1 can evaporated milk (or substitute 12 ounces non-dairy milk)

Mix sugar, cinnamon, salt in a bowl. Beat eggs in separate bowl then add to sugar mix. Stir in pumpkin, vanilla extract and milk. Pour filling into your Ginger Spice Pie Crust. Bake in a preheated 350-degree oven for 40-50 minutes. Allow to cool for at least 2 hours, then refrigerate or serve.

Sunday, October 4, 2020

Virginia’s Vanishing Rusty Patched Bumblebee

Some more about the importance of bees,,,, as pollinators, rusty patched bumble bees contribute to our food security and the healthy functioning of our ecosystems. Bumble bees are keystone species in most ecosystems, necessary not only for native wildflower reproduction, but also for creating seeds and fruits that feed wildlife as diverse as songbirds and grizzly bears.

 Bumble bees are among the most important pollinators of crops such as blueberries, cranberries, and clover and almost the only insect pollinators of tomatoes. Bumble bees are more effective pollinators than honey bees for some crops because of their ability to “buzz pollinate.” a pollination technique where it grabs onto a plant and then vibrates its body at a high frequency to shake loose tightly packed pollen that might otherwise be difficult to access. Not all bees buzz pollinate — honeybees, for example, don’t. But buzz pollination is essential for the reproduction of a range of plants, including crops like blueberries, apples and tomatoes.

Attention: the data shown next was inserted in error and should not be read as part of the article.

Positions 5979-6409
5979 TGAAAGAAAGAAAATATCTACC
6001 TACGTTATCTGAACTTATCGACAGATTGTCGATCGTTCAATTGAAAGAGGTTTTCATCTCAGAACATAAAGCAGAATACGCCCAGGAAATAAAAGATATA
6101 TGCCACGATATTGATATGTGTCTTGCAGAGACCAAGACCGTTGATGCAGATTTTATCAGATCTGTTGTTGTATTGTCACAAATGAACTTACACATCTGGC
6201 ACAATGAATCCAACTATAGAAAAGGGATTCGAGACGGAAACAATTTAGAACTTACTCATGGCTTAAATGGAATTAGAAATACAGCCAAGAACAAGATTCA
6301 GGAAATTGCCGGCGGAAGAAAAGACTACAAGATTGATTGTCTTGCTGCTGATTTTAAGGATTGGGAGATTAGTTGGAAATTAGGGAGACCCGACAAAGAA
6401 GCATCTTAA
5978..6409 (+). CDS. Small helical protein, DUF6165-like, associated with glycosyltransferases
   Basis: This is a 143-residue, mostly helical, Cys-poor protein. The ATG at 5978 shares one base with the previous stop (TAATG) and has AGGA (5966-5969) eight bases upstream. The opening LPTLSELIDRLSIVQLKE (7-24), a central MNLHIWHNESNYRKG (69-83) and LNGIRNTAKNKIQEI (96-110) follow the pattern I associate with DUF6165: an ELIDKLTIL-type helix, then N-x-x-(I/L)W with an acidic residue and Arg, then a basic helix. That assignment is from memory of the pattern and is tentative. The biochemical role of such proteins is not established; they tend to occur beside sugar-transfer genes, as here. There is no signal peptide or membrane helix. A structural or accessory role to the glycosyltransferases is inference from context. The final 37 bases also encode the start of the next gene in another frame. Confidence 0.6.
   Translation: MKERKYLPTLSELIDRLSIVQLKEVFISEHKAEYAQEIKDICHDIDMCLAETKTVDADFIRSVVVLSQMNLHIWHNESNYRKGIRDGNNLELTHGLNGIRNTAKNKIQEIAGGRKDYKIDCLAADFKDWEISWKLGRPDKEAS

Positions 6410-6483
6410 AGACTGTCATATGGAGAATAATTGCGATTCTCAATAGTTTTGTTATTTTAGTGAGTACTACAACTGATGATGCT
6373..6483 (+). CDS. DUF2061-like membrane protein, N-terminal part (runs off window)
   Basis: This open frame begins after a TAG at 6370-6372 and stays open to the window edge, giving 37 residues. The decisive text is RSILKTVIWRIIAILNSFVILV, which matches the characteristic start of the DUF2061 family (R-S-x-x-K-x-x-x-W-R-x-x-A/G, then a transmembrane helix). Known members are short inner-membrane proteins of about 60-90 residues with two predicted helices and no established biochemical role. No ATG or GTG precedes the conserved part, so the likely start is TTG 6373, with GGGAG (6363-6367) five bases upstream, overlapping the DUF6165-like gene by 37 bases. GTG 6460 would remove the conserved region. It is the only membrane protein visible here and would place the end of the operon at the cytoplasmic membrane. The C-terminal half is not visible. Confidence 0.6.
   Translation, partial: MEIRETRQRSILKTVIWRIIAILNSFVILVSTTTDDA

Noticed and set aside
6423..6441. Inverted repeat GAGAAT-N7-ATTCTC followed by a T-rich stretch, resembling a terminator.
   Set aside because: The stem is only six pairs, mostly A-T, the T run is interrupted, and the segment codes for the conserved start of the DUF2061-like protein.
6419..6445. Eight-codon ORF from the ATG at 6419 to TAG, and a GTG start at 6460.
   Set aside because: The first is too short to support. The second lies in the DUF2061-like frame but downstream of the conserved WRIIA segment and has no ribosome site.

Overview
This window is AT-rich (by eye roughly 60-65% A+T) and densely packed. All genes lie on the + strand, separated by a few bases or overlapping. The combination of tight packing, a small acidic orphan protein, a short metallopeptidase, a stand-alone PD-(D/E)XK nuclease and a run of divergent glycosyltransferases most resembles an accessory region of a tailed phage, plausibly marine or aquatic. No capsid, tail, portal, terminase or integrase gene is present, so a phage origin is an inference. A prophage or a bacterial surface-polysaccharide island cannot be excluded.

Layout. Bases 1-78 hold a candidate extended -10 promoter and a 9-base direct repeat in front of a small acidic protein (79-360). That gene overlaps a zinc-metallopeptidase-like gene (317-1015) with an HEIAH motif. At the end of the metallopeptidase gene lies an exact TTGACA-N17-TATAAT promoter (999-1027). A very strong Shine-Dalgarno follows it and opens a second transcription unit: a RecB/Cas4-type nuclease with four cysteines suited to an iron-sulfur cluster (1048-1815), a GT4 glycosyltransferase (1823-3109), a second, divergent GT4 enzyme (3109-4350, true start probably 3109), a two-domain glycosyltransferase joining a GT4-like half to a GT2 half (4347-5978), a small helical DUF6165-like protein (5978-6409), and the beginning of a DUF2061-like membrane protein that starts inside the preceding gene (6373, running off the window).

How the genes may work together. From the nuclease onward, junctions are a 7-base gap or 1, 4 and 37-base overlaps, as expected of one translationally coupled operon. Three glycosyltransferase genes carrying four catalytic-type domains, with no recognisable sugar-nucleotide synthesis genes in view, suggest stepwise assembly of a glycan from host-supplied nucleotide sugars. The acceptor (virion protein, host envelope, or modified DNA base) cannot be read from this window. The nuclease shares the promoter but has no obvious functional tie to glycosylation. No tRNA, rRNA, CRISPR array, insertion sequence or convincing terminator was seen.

But some 25 years ago, the rusty patched bumble bee began to disappear. Eventually the U.S. Fish and Wildlife Service found that the species was “so imperiled that every remaining population is important for its continued existence.” It became the first bee to be included on the agency’s endangered species list in 2017. 

In Virginia, where the species once ranged widely, the bee in recent years has only been observed in four counties: Bath, Highland, Augusta and Rockingham, with the most sightings in the former two locations. 

There is little consensus among scientists about what’s causing the rusty patched bumble bee’s disappearance, but much is being done to conserve them.

Several U.S. Fish and Wildlife Service programs work to assess, protect, and restore pollinators and their habitats. Also, the Service works with partners to recover endangered and threatened pollinators and pollinator-dependent plants. Concern about pollinator declines prompted formation of the North American Pollinator Protection Campaign, a collaboration of people dedicated to pollinator conservation and education.

Trusts, conservancies, restoration groups and partnerships are supporting pollinator initiatives and incorporating native plants that support bees and other pollinators into their current activities. 

Researchers are studying and monitoring the impacts of GMO crops and certain pesticides on pollinators. Efforts by citizen scientists and researchers to determine the status of declining bee species are underway throughout the U.S.